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Innovation Against The Odds: Brad Pitt and the Black Swans

Moneyball film

Moneyball, the film starring Brad Pitt, is a great lesson in innovation against the odds. Pitt plays the part of Billy Beane, the General Manager of the Oakland Athletics Baseball team.

The Oakland Athletics were a sub-par (at best) baseball team. They were the detritus of the baseball league. So, what did they have going for them?

Constraints

The Oakland Athletics did not have the luxury of a huge war chest, like the other clubs. Their players even had to pay for their own soft drinks from a vending machine in the changing rooms. They also did not have any prestige. Consequently, attracting any top playing talent was a tough ask.

In business, constraints and a lack of resource, are more of a gift than a hindrance. Having a disadvantage is what drives people to achieve. It is the start.

Large businesses forget how to think like a start up. Why? They lack the constraints and so don’t push forward. See Kodak / Blockbuster / Sony / Motorola / Microsoft. They failed and are failing because they don’t have constraints.

Blockbuster

Large companies are great at incremental innovation, not so great at disruptive innovation. Where do you go when you reach the top of the mountain? Many organisations don’t leap, they stay at the summit and freeze.

A company with a great idea and constraints, is for a large organisation, what a mouse is to an elephant: Terrifying.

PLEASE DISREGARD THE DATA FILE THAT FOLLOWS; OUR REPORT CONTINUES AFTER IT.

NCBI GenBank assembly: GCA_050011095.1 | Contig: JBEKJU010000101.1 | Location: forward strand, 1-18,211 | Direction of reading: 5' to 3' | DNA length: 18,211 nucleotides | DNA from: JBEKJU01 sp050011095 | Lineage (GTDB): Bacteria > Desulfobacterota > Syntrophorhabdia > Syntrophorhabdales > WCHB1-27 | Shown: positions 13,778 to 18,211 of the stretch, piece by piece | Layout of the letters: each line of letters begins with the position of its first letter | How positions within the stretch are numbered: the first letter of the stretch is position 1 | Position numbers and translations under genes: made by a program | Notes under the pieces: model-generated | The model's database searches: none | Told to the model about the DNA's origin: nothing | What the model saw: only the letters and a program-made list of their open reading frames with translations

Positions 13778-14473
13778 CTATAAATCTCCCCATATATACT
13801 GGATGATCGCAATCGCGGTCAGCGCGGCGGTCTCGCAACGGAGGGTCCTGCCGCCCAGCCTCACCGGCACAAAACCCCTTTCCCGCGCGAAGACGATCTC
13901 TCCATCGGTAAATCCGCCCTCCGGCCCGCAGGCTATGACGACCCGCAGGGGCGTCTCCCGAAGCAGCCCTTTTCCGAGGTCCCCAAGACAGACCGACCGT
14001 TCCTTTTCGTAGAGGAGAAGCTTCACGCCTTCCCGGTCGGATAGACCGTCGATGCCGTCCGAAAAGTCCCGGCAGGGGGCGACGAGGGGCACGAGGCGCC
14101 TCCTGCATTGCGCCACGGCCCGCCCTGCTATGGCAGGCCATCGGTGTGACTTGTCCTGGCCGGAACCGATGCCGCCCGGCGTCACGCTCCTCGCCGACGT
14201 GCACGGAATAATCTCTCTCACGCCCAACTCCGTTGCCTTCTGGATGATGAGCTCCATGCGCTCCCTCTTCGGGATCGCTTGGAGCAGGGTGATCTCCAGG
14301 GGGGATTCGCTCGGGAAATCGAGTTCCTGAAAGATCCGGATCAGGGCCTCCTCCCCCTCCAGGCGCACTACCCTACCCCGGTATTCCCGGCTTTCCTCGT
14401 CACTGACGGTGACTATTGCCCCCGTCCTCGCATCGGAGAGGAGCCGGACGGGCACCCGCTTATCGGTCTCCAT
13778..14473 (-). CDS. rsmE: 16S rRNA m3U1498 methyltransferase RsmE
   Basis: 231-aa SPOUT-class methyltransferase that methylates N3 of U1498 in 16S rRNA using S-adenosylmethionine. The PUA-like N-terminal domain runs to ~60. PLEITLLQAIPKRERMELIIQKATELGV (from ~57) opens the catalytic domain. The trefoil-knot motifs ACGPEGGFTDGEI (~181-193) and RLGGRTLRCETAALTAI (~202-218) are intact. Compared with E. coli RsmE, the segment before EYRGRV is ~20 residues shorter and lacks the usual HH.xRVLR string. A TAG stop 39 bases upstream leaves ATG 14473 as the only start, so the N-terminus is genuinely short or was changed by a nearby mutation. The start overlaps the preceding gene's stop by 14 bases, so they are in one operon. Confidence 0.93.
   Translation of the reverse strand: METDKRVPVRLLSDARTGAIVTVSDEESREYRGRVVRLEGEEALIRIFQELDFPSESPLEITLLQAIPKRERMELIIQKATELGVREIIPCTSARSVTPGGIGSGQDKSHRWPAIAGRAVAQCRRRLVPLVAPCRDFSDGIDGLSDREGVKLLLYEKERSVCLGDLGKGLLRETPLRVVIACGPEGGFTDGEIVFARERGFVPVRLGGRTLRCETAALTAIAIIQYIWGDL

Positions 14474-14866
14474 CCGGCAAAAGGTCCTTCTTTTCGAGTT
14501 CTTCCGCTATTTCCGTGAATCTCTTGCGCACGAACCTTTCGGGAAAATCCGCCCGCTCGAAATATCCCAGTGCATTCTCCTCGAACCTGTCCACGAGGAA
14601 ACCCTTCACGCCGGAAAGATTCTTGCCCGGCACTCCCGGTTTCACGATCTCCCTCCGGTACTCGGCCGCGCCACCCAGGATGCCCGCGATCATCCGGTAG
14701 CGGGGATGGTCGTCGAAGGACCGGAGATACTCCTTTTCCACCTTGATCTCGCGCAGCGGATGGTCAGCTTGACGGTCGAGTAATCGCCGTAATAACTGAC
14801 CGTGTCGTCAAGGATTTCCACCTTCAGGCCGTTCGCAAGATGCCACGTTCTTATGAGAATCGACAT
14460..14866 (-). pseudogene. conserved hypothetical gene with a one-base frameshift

Thinking Differently

At the start of the film, Beane and his scouts are sat around the table trying to work out who to draft into their team.….

His scouts would say things like, “We should buy this player because he has a good swing”, “He can run like lightening”, “His wife is a six out of 10 at best, forget him, he has no confidence”, “He has a good batting average”. For over 150 years, most scouts in baseball had picked and dismissed players on their gut and basic analysis. In frustration, Billy shouts, “We have to think differently!”.

Billy recognised if they kept thinking the same way, as they had done, the team would not move forward.

This is the second most important lesson. Not thinking like everybody else.

5 + 5 has one correct answer. Which two numbers add up to 10? That has an infinite amount of answers.

Everybody in baseball was trying to win the championship by adding 5 + 5. Doing things the same way they always had. This was their weakness.

Billy hires an economics graduate from Harvard to start looking at players through statistical analysis, sabermetrics, to be precise. This allowed him to build a team around mathematics, and not gut-feeling.

Because Billy was thinking differently to all other managers, all the players they were buying were massively undervalued and underrated by other teams. They were the Black Swans of the baseball league.

Belief

Billy’s statistical genius was Paul DePosta. Paul had been in baseball for just two years when Billy hired him as Assistant Manager. Billy, and DePosta had faith in their new statistical system.

Even when people from the wider management team were trying to stop the sea change in player selection, even when the team had lost 14 of their opening games, both Billy and Deposta remained resolute and backed themselves.

The third most important thing is belief.

“Whether you think you can, or whether you think you can’t, you are usually right”.

Henry Ford said that. You have GOT to believe.

When Roger Bannister broke the four-minute mile barrier, something which people thought impossible previously, he changed people’s belief systems.

Roger Bannister

Suddenly, people saw that the four-minute barrier could be broken. A year after Bannister, many more athletes broke the four-minute mile barrier. Their physiology had not changed, only their belief that the four- minute mile barrier could be smashed.

Billy and his team of nobodies, Black Swans, had all three of the above in abundance.

So, what can you achieve with nothing? Anything.